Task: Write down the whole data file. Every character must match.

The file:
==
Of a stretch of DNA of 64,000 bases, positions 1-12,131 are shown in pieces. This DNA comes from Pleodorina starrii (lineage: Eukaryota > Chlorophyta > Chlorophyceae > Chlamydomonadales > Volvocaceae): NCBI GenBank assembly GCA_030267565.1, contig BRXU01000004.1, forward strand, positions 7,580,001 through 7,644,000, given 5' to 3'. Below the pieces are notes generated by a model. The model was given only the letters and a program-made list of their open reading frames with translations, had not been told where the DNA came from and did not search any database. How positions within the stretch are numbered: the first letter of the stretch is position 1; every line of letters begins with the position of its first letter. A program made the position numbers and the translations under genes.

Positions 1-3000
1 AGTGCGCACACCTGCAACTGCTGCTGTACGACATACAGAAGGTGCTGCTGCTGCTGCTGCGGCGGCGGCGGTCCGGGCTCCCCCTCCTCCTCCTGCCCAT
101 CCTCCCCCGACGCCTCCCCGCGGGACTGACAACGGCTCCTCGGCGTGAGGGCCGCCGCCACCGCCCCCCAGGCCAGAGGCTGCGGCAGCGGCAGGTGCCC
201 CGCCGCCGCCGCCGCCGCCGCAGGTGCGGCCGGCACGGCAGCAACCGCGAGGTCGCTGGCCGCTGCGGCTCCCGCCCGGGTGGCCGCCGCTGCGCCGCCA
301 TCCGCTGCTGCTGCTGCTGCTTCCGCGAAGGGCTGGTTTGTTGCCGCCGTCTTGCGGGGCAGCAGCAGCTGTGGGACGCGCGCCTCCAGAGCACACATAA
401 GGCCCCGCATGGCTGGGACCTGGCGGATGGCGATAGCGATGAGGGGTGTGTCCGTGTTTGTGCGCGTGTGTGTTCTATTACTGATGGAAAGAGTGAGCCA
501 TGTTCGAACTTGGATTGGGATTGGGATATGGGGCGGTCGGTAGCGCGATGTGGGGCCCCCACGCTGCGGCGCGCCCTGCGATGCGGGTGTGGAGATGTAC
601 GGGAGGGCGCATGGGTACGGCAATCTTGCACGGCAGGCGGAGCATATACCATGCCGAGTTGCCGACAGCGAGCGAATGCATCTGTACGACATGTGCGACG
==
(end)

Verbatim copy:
Of a stretch of DNA of 64,000 bases, positions 1-12,131 are shown in pieces. This DNA comes from Pleodorina starrii (lineage: Eukaryota > Chlorophyta > Chlorophyceae > Chlamydomonadales > Volvocaceae): NCBI GenBank assembly GCA_030267565.1, contig BRXU01000004.1, forward strand, positions 7,580,001 through 7,644,000, given 5' to 3'. Below the pieces are notes generated by a model. The model was given only the letters and a program-made list of their open reading frames with translations, had not been told where the DNA came from and did not search any database. How positions within the stretch are numbered: the first letter of the stretch is position 1; every line of letters begins with the position of its first letter. A program made the position numbers and the translations under genes.

Positions 1-3000
1 AGTGCGCACACCTGCAACTGCTGCTGTACGACATACAGAAGGTGCTGCTGCTGCTGCTGCGGCGGCGGCGGTCCGGGCTCCCCCTCCTCCTCCTGCCCAT
101 CCTCCCCCGACGCCTCCCCGCGGGACTGACAACGGCTCCTCGGCGTGAGGGCCGCCGCCACCGCCCCCCAGGCCAGAGGCTGCGGCAGCGGCAGGTGCCC
201 CGCCGCCGCCGCCGCCGCCGCAGGTGCGGCCGGCACGGCAGCAACCGCGAGGTCGCTGGCCGCTGCGGCTCCCGCCCGGGTGGCCGCCGCTGCGCCGCCA
301 TCCGCTGCTGCTGCTGCTGCTTCCGCGAAGGGCTGGTTTGTTGCCGCCGTCTTGCGGGGCAGCAGCAGCTGTGGGACGCGCGCCTCCAGAGCACACATAA
401 GGCCCCGCATGGCTGGGACCTGGCGGATGGCGATAGCGATGAGGGGTGTGTCCGTGTTTGTGCGCGTGTGTGTTCTATTACTGATGGAAAGAGTGAGCCA
501 TGTTCGAACTTGGATTGGGATTGGGATATGGGGCGGTCGGTAGCGCGATGTGGGGCCCCCACGCTGCGGCGCGCCCTGCGATGCGGGTGTGGAGATGTAC
601 GGGAGGGCGCATGGGTACGGCAATCTTGCACGGCAGGCGGAGCATATACCATGCCGAGTTGCCGACAGCGAGCGAATGCATCTGTACGACATGTGCGACG